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Power measurement procedure

This project started a long time ago when I borrowed Arno's G-Tech Pro meter.

I thought it was interesting to see how accurate the powermeasurements are this small device procedures.

The measurement

The basic idea is to measure how fast you can accelerate an object of a specific mass (the car). Based on this measurement you can calculate how much energy was required to accelerate the car which in turn can be converted to the amount of power.

The measurement consists of several parts:

  • Measuring the weight
  • Air and rolling resistance
  • Relation engine RPM and speed
  • Acceleration
Below is a short explanation per measurement.


To measure the weight I use a set of Longacre scales.

Of course this is quite an expensive was to measure the weight (but very accurate). An alternative can be to use a caravan weighing scale.

Air and rolling resistance

To determine the air and rolling resistance, Race Technology created a coastdown procedure on their website. This procedure seems to work pretty well.

Coastdown test

Using a stopwatch, several interval measurements can be done. The results can be put int the calculator on the Race Technology site and the values are calculated.

Relation engine RPM and speed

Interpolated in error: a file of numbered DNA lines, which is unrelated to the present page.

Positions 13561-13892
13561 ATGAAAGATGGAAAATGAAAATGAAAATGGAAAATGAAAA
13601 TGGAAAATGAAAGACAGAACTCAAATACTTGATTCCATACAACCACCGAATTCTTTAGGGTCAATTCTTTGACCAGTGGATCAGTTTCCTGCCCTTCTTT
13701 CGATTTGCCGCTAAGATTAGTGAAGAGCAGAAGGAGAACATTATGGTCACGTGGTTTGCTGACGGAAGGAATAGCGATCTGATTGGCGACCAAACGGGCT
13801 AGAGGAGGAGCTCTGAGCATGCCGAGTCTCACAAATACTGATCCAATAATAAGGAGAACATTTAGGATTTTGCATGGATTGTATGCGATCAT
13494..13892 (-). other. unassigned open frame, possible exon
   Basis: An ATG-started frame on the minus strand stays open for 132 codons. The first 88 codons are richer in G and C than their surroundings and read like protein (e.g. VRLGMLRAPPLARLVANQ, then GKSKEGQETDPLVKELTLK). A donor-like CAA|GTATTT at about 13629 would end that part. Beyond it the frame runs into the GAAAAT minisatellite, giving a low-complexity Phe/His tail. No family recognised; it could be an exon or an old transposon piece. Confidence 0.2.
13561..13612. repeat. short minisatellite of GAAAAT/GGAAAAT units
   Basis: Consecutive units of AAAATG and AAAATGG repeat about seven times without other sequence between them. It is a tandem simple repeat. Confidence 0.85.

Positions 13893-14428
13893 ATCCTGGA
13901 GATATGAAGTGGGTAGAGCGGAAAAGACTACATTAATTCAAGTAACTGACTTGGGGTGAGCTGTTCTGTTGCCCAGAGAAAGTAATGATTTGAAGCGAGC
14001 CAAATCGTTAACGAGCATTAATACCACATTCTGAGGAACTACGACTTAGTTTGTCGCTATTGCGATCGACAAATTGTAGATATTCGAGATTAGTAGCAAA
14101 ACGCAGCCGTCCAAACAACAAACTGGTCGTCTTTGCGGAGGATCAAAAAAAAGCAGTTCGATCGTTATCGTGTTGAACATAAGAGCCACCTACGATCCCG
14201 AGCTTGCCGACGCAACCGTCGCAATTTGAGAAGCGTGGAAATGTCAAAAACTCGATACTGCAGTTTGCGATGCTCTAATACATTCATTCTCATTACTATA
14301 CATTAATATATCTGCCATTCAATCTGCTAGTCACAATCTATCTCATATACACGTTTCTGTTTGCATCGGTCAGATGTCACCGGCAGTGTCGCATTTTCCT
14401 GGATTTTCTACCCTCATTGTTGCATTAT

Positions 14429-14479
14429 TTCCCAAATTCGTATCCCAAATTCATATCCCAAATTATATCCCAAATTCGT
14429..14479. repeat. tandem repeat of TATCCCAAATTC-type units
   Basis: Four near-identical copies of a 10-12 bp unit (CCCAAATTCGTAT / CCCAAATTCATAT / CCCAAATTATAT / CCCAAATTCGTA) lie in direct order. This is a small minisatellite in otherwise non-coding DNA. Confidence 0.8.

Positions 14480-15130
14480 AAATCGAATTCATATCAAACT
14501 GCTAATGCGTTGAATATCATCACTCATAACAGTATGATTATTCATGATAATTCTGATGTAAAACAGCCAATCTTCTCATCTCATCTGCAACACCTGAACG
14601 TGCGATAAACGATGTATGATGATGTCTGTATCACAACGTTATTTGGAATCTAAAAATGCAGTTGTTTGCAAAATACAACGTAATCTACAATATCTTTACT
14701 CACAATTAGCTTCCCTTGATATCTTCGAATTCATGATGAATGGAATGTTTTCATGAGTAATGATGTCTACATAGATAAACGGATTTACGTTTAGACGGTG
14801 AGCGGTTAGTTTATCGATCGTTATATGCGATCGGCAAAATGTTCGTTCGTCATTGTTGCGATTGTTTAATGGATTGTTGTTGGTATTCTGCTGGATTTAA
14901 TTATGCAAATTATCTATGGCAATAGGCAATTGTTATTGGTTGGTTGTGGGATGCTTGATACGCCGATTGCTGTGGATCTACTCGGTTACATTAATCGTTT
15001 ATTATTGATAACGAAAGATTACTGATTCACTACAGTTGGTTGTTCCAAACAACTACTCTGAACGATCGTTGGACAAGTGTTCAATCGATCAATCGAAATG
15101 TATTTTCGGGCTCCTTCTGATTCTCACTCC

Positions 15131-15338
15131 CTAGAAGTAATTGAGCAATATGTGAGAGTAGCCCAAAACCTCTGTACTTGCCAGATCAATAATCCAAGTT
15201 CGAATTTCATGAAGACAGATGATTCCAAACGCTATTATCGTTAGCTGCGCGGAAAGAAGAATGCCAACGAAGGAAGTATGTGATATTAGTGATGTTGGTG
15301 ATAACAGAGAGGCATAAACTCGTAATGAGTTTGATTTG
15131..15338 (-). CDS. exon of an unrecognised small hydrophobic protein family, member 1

This is a very simple measurement when the car has a rev counter. Put the car in the same gear the acceleration measurement is done in. Drive the car at different speeds and record speed and engine RPM. Each measurement should result in the same ratio.


The Gtech-Pro this whole project started with can't be used to make graphs. Originally I bought an AP-22 from Race Technology to do this. This box can log the acceleration to the internal memroy.

Later I upgraded the AP-22 to a DL1, also from Race Technlogoy. This unit has much more options and greater accuracy. It uses a 5Hz built in GPS, acceleration sensors and can log the data to a CF card.

During the acceleration measurement, the DL1 is fitted to the car. Then a number of measurements are done in 2nd or 3rd gear, from low RPM (just above idle) to the rev limiter.

Processing the data

The data logged by the DL1 is loaded into the (free) Analysis program from Race Technology. The other measurements (weight, air and rolling resistance) are also put into the software. It then calculates the power that was required to accelerate the car.

The data from the Analysis software is then exported to a CSV file and imported into a bit of software I wrote myself. This uses the engine RPM to car speed ratio to determine the engine RPM. Using the power and RPM it is possible to calculate the torque. Using these three variables GNUPlot draws the power graph.